However, the Courts of Appeals for the Eleventh Circuit and the Seventh Circuit, when faced with this issue, have both held that the remedial scheme of section 3 of the Privacy Act, which applies strictly to federal agencies, does not apply to section 7, which governs social security number usage. See Gonzalez v. Vill. of W. Milwaukee, 671 F.3d 649, 661-63 (7th Cir. 2012); Schwier v. Cox, 340 F.3d 1284, 1292 (11th Cir. 2003). In Schwier, the Eleventh Circuit concluded that “Congress created an ‘unambiguously conferred right’ in section 7 of the Privacy Act,” and it reasoned that section 7 may be enforced under 42 U.S.C. § 1983, which “provides a private right of action whenever an individual has been deprived of any constitutional or statutory federal right under color of state law” as “the remedial scheme of section 3 provides no basis for concluding that Congress intended to preclude private remedies under § 1983 for violations of section 7.” Schwier, 340 F.3d at 1289-90, 1292. Following the Eleventh Circuit’s reasoning in Schwier, the Seventh Circuit in Gonzalez found “no conflict between §§ 3 and 7 [of the Privacy Act]” as “it seems clear that when § 3(a)(1) defines agencies as federal agencies ‘for purposes of this section,’ it refers only to § 3 . . . . Accordingly, there is no need to look beyond the unambiguous text of § 7 to determine its applicability. By its express terms, § 7 applies to federal, state, and local agencies.” Gonzalez, 671 F.3d at 662. See also Lanzetta v. Woodmansee, No. 2:13-cv-276, 2013 WL 1610508, at *2 (M.D. Fla. Apr. 15, 2013) (following Schwier and stating “[a]n individual may also pursue enforcement of his privacy rights under Section 7 of the Privacy Act pursuant to [42 U.S.C. § 1983]; cf. Lawson v. Shelby Cnty., Tenn., 211 F.3d 311, 335 (6th Cir. 2000) (holding that “Congress never expressly abrogated state sovereign immunity under the Privacy Act”; however, permitting plaintiffs’ request for prospective injunctive relief [to enforce section 7 of the Privacy Act] against [state] officials” under Ex Parte Young, 209 U.S. 123 (1908)); Warner v. Twp. of S. Harrison, Civ. No. 09-6095, 2010 WL 3001969, at *4 (D.N.J. July 26, 2010) (dismissing plaintiff’s section 7(b) claim against Township because “Plaintiff’s real complaint is Defendant’s widespread, and apparently unjustifiable, dissemination of his social security number to the public . . . [which is] not covered by Section 7(b), but instead by Section 3. Section 3, however, does not apply to state and local agencies.”); Ingerman v. Del. River Port Auth., 630 F. Supp. 2d 426, 445 (D.N.J. 2009) (ruling that Port Authority’s requirement that social security number had to be submitted to receive a senior citizen “E-Z Pass” violated section 7, which was enforceable under Ex Parte Young); Szymecki v. Norfolk, No. 2:08cv142, 2008 WL 4223620, at *9 (E.D. Va. Sept. 11, 2008) (concluding that “because Section 7 confers a legal right on individuals and because Congress did not specifically foreclose a remedy under [42 U.S.C.] § 1983 for violations of Section 7 . . . violations of Section 7 are enforceable under § 1983”); Stollenwerk v. Miller, No. 04-5510, 2006 WL 463393, at *3-7 (E.D. Pa. Feb. 24, 2006) (concluding that state statute requiring submission of social security number to purchase a handgun was invalid, as section 7 is enforceable under 42 U.S.C. § 1983). But cf. Treesh, 2010 WL 3603553, at *3 (“[E]ven if disclosure of plaintiff’s medical information somehow violated the Privacy Act, [plaintiff] still fails to state a federal claim” because “section 1983 cannot be used to redress violations of the Privacy Act.”); Bush v. Lancaster Bureau of Police, No. 07-3172, 2008 WL 3930290, at *7-8 (E.D. Pa. Aug. 28, 2008) (concluding that “Plaintiff cannot state a claim under [42 U.S.C. § 1983] for a violation of subsection (b) of section 7 of the Privacy Act” because “[u]pon review of the th[e] statutory language, the court cannot conclude that Congress created an ‘unambiguously conferred right’” for individuals).
Other courts also have recognized implied remedies for violations of this provision’s requirements. See Ky. Rest. Concepts, Inc. v. City of Louisville, Jefferson Cnty. Ky., 209 F. Supp. 2d 672, 687 (W.D. Ky. 2002); McKay v. Altobello, No. 96-3458, 1997 WL 266717, at *1-3, 5 (E.D. La. May 16, 1997); Yeager v. Hackensack Water Co., 615 F. Supp. 1087, 1090-92 (D.N.J. 1985); Wolman v. United States, 501 F. Supp. 310, 311 (D.D.C. 1980), remanded, 675 F.2d 1341 (D.C. Cir. 1982) (unpublished table decision), on remand, 542 F. Supp. 84, 85-86 (D.D.C. 1982); Greater Cleveland Welfare Rights Org. v. Bauer, 462 F. Supp. 1313, 1319-21 (N.D. Ohio 1978).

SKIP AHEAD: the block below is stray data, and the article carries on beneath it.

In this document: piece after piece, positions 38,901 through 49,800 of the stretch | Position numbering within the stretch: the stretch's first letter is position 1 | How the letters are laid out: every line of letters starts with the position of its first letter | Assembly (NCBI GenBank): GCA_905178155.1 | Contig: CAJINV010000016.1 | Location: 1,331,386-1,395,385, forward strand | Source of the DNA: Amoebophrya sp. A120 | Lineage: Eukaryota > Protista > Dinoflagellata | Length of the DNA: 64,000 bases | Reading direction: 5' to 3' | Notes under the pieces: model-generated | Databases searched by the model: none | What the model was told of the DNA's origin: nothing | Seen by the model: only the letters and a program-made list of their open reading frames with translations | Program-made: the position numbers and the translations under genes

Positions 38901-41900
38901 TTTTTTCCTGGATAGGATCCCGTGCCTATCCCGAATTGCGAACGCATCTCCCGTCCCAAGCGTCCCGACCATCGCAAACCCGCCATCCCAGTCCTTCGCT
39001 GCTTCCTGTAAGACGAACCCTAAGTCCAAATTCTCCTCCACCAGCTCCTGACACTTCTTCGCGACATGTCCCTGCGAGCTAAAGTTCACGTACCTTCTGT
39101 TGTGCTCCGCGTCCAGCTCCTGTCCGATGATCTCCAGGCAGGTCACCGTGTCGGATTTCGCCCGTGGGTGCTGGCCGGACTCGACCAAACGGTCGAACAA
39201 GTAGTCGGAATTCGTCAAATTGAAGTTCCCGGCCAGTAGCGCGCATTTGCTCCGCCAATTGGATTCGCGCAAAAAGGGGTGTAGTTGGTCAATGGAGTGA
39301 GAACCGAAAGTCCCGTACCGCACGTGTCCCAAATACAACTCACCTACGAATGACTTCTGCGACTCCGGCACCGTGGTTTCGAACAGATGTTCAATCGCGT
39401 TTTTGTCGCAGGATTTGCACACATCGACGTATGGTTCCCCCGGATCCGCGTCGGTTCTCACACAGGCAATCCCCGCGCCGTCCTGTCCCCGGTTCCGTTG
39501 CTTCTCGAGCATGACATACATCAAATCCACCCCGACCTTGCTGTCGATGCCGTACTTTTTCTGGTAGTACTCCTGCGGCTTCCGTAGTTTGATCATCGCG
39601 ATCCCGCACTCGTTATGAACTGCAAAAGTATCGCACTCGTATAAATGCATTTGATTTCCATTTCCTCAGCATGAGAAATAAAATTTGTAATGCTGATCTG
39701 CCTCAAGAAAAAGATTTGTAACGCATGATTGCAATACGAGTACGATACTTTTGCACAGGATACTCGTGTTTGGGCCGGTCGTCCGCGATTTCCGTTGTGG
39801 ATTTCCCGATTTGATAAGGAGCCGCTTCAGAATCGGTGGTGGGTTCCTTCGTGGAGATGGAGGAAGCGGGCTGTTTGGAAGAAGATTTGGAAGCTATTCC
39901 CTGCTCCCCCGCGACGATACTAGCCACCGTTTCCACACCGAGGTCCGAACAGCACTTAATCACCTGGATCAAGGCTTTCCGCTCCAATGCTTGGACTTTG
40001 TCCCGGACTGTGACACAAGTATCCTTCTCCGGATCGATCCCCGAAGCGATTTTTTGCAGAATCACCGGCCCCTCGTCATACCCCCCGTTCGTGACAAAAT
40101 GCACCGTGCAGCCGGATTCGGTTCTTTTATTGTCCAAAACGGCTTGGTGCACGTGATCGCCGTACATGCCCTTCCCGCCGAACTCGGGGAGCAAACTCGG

For other discussions of this provision, see Schwier v. Cox, 439 F.3d 1285, 1285-86 (11th Cir. 2006) (holding that section 7(a)(2)(B) grandfather exception did not apply to Georgia voter registration procedures), aff’g 412 F. Supp. 2d 1266 (N.D. Ga. 2005), remanded by 340 F.3d at 1288-89 (explaining that although section 7 is uncodified, it is still present in the Statutes at Large and therefore is not “a dead letter”); McKay v. Thompson, 226 F.3d 752, 755 (6th Cir. 2000) (finding that Tennessee law requiring disclosure of social security number for voter registration fell within section 7(a)(2)’s exception for systems of records in existence prior to January 1, 1975, where disclosure was required under statute or regulation); Crawford v. U.S. Trustee, 194 F.3d 954, 961-62 (9th Cir. 1999) (rejecting government’s argument that because disclosure of plaintiff’s social security number was expressly required by federal statute, section 7 was wholly inapplicable, stating that “§ 7(a)(2)(A)’s exclusion for federal statutes only pertains to the limitation recited in § 7(a)(1)”; holding that section 7(b) had “no bearing on the public disclosure of [plaintiff’s] social security number by the government,” which was the only issue in dispute); Alcaraz v. Block, 746 F.2d 593, 608-09 (9th Cir. 1984) (finding section 7(b)’s notice provision satisfied where agency informed “participants of the voluntariness of the disclosure, the source of authority for it and the possible uses to which the disclosed numbers may be put”); Brookens v. United States, 627 F.2d 494, 496-99 (D.C. Cir. 1980) (holding agency did not violate Privacy Act because it maintained system of records “before January 1, 1975 and disclosure of a social security number to identify individuals was required under [executive order]”); McElrath v. Califano, 615 F.2d 434, 440 (7th Cir. 1980) (finding disclosure of social security number required by Aid to Families with Dependent Children program under 42 U.S.C. § 602(a)(25) (2006), regulations that give effect to that requirement are not violative of Privacy Act); Green v. Philbrook, 576 F.2d 440, 445-46 (2d Cir. 1978); Lanzetta v. Woodmansee, 2013 WL 6498403 at *3 (dismissing claim that state tax collector’s office violated Section 7(a)(1) by requiring plaintiff to furnish his social security number in order to renew his motorcycle license on ground that such disclosure was mandated by Real ID Act of 2005); Dejeu v. Wash. State Dep’t of Labor and Indus., No. C13-5401RBL, 2013 WL 5437649, at *1-2 (W.D. Wash. Sept. 27, 2013) (finding that the “State’s requirement that [p]laintiff disclose his Social Security Number in order to register [with State as a contractor] does not violate the Privacy Act” as “[social security] information is statutorily required”); Rodriguez v. Lambert, No. 12-60844, 2012 WL 4838957, at *3 (S.D. Fla. Oct. 11, 2012) (discussing “Florida statute requiring workers to list their social security number” in relation to Section 7); Peterson v. Michigan, No. 11-12153, slip op. at 4 (dismissing claim that “the State of Michigan unlawfully denied [plaintiff’s] application for renewal of his chauffeur license . . . because he refused to provide his social security number” on ground that REAL ID Act of 2005 “requires disclosure of social security numbers when obtaining drivers licenses, thereby exempting such request for disclosure from § 7(a)(1)”) (alternative holding); White v. Cain, No. 2:10-cv-01182, 2011 WL 1087489, at *6-7 (S.D. W. Va. Mar. 21, 2011) (dismissing claim brought against police officer alleging that officer violated section 7 by “requesting the plaintiff’s Social Security Number without providing the plaintiff with adequate information” on ground that “the Privacy Act is not applicable to individuals”); El-Bey v. N.C. Bd. of Nursing, No. 1:09CV753, 2009 WL 5220166, at *2 (M.D.N.C. Dec. 31, 2009) (dismissing plaintiff’s “Privacy Act/Social Security Act claim” because “Plaintiff alleges only that Defendants requested his number, not that they denied him a legal right based on its non-disclosure so as to potentially violate the Privacy Act”); GeorgiaCarry.org, Inc. v. Metro. Atlanta Rapid Transit Auth., No. 1:09-CV-594, 2009 WL 5033444, at*9-10 (N.D. Ga. Dec. 14, 2009) (finding “one or both of the [transit authority police] officer Defendants violated section 7(b)” when officers “asked [plaintiff] for his identification, firearms license, and social security number . . . . But neither officer told [plaintiff] whether he had to provide his social security number, what authority they relied on in asking for the number, or what the number would be used for.”); Ingerman, 630 F. Supp. 2d at 439-41 (ruling that because Port Authority was publicly created and sufficiently under the joint control and guidance of governments of New Jersey and Pennsylvania, it qualified as an “agency” under section 7); Szymecki, 2008 WL 4223620, at *9 (concluding that plaintiff stated claim under section 7 where he alleged that city threatened to arrest and incarcerate him if he did not provide his social security number and that city did not inform him why it needed number or how it would be used); Lynn v. Comm’r, 80 T.C.M. (CCH) 31 (2000) (holding that agency did not violate Privacy Act, because section 151(e) of the IRS code “is a Federal statute that requires the disclosure of a dependent’s Social Security number”); Russell v. Bd. of Plumbing Exam’rs, 74 F. Supp. 2d 339, 347 (S.D.N.Y. 1999) (finding violation of section 7 and ordering injunctive relief where defendants neither informed applicants that providing social security number was optional nor provided statutory authority by which number was solicited, and no statutory authority existed); Johnson v. Fleming, No. 95 Civ. 1891, 1996 WL 502410, at *1, 3-4 (S.D.N.Y. Sept. 4, 1996) (finding no violation of either section 7(a)(1) or section 7(b) where, during course of seizure of property from plaintiff, an unlicensed street vendor, plaintiff refused to provide police officer with his social security number and officer “seized all of Plaintiff’s records rather than only ‘a bagful’ as other officers allegedly had done” on previous occasions); In re Rausch, 197 B.R. 109, 120 (Bankr. D. Nev. 1996) (holding that the Privacy Act “inapplicable” because 11 U.S.C. § 110 “requires placing the SSN upon ‘documents for filing’”); In re Floyd, 193 B.R. 548, 552-53 (Bankr. N.D. Cal. 1996) (holding that the Bankruptcy Code, 11 U.S.C. § 110(c) (2006), required disclosure of social security number, thus section 7(a) inapplicable; further stating that section 7(b) also inapplicable “even assuming the [U.S. Trustee] or the clerk of the bankruptcy court were agencies” because no “request” had been made; rather, because disclosure of social security number is required by statute, “the [U.S. Trustee] is enforcing a Congressional directive, not ‘requesting’ anyone’s SSN” and “[t]he clerk receives documents for filing but does not police their content or form or request that certain information be included”); Krebs v. Rutgers, 797 F. Supp. 1246, 1256 (D.N.J. 1992) (finding Rutgers is not a state agency or government-controlled corporation subject to Privacy Act); Greidinger v. Davis, 782 F. Supp. 1106, 1108-09 (E.D. Va. 1992) (finding a violation of the Privacy Act where state did not provide timely notice in accordance with section 7(b) when collecting social security number for voter registration), rev’d & remanded on other grounds, 988 F.2d 1344 (4th Cir. 1993); Libertarian Party v. Bremer Ehrler, Etc., 776 F. Supp. 1200, 1209 (E.D. Ky. 1991) (requiring that voter include social security number on signature petition violates Privacy Act); Ingerman v. IRS, No. 89-5396, slip op. at 3-5 (D.N.J. Apr. 3, 1991) (finding section 7(b) not applicable to IRS request that taxpayers affix printed mailing label containing social security number on tax returns; no new disclosure occurs because IRS already was in possession of taxpayers’ social security numbers), aff’d, 953 F.2d 1380 (3d Cir. 1992) (unpublished table decision); Oakes v. IRS, No. 86-2804, slip op. at 2-3 (D.D.C. Apr. 16, 1987) (finding section 7(b) does not require agency requesting individual to disclose his social security number to publish any notice in Federal Register); Doyle v. Wilson, 529 F. Supp. 1343, 1348-50 (D. Del. 1982) (finding section 7(b)’s requirements are not fulfilled when no affirmative effort is made to disclose information required under 7(b) “at or before the time the number is requested”); Doe v. Sharp, 491 F. Supp. 346, 347-50 (D. Mass. 1980) (folding Green and McElrath regarding section 7(a); finding section 7(b) creates affirmative duty for agencies to inform applicant of uses to be made of social security numbers – “after-the-fact explanations” not sufficient); and Chambers v. Klein, 419 F. Supp. 569, 580 (D.N.J. 1976) (following as Green, McElrath, and Doe regarding section 7(a); finding section 7(b) not violated where agency failed to notify applicants of use to be made of social security numbers as state had not begun using them pending full implementation of statute requiring their disclosure), aff’d, 564 F.2d 89 (3d Cir. 1977) (unpublished table decision). Cf. Gonzalez, 671 F.3d at 663-64 (concluding that qualified immunity shielded police officers from liability where officers had “asked [plaintiff] for his social security number” but “did not give him the information listed in § 7(b),” as “the officers’ obligation to make the disclosures specified in § 7(b) was not clearly established” at time of plaintiff’s arrest); Doe v. Herman, No. 297CV00043, 1999 WL 1000212, at *9 (W.D. Va. Oct. 29, 1999) (magistrate’s recommendation) (citing Doe v. Sharp and subsection (e)(3) for proposition that “when agency solicits a social security number it shall inform the individual of what use will be made of it”), adopted in pertinent part & rev’d in other part, (W.D. Va. July 24, 2000), aff’d in part, rev’d in part, & remanded, on other grounds sub nom. Doe v. Chao, 306 F.3d 170 (4th Cir. 2002), aff’d, 540 U.S. 615 (2004).